The Breed History
The history of the breed is centered in the Mediterranean. The Barbet Water Spaniel was the chief progenitor of the breed, and the name Bichon evolved from Barbichon, the intermediate ancestor. Four regional varieties (Bichon Havanais, Bolognais, Teneriffe and Maltais) developed. They were favored companions to French and Italian nobility. Frise is a French term to describe their frizzy, soft hair. They were brought to United States in the mid 1950s, and the first registry in the AKC studbook dates to 1972.
Breeding for Function
This dog was bred for companionship, though their origins from water spaniels give them talents that would be useful for hunting. They were popular in Belgium, but also became a favored trick-performing dog in the late 1800s.
Height at Withers: 9.5-11.5 " (24-29 cm).
Weight: 7-12 lb (3-6 kg).
Coat: Their distinctive white coat is double, with a dense soft inner coat and curly fine outer coat. It is springy and stands up when groomed to give an appearance described as "powder puff". Some dogs have a hint of cream, buff, gray or apricot to the hairs. They have high grooming needs including regular trimming, and are low shedder and low allergen dogs.
Longevity: 14-16 years. Oldest recorded was 21 yrs.
Points of Conformation: This dog is sturdily built and the profuse haircoat is a distinct feature of the breed. The skull is somewhat rounded, a distinct stop is present, and the nose is large and pigmented black. The round eyes are dark brown and palpebral margins and skin around (halo) is black. Ears are pendulous with fine leathers, and the neck is long with a high head carriage. Limbs are straight, and the feet compact. The topline is fairly level, and thorax is deep with moderately sprung ribs; the abdomen has a moderate tuck. Slightly longer than high, they should appear to move effortlessly. Plumed tails are carried over the back, reaching about half way up to withers but the tail bones should not be resting on the back, and a corkscrew tail is considered a serious fault.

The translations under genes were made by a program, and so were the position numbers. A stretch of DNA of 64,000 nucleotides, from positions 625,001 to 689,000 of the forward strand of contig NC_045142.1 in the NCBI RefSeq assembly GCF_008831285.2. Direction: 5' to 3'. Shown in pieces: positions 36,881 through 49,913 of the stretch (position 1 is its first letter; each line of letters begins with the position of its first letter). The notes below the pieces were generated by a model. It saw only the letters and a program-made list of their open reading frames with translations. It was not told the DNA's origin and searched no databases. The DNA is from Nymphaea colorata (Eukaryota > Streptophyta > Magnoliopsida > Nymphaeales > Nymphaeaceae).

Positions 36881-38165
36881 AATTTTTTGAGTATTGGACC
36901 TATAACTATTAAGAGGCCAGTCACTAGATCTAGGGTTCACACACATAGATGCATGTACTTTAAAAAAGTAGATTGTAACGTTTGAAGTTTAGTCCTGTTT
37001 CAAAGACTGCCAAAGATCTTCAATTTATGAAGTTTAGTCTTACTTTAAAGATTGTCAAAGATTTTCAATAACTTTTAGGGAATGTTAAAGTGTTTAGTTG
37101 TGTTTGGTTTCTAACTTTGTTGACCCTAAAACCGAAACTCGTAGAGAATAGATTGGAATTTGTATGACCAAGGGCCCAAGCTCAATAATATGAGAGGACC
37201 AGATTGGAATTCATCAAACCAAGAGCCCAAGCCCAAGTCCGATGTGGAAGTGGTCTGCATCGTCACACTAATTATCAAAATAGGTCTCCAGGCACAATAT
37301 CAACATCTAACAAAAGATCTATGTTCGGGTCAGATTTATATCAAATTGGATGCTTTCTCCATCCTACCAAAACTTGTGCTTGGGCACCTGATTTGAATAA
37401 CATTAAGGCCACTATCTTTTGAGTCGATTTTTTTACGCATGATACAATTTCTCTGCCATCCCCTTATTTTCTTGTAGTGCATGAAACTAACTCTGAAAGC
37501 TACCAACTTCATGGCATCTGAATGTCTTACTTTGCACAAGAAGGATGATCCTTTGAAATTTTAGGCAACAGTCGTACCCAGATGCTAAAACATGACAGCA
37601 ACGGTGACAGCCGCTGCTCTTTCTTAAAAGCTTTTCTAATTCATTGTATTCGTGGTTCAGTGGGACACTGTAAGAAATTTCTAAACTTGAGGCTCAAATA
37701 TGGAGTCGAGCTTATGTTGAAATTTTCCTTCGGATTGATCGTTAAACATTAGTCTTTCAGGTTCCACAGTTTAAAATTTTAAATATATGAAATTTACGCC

Recognized Behavior Issues and Traits
This type of dog is ascribed as: Friendly, with an outgoing temperament. Fear biter or separation anxiety may occur in some shy dogs, but breeding of dogs that deviate from the typical playful Bichon personality is not accepted. They are alarm barkers but not considered watchdogs. They need close human contact, and are considered moderately trainable. They are fine for city life, as they are active dogs with average exercise needs.
Normal Physiologic Variations
Hip Dysplasia and Legg-Calve-Perthes: Polygenically inherited traits causing degenerative joint disease and hip arthritis. OFA reports 6.7% affected with hip dysplasia.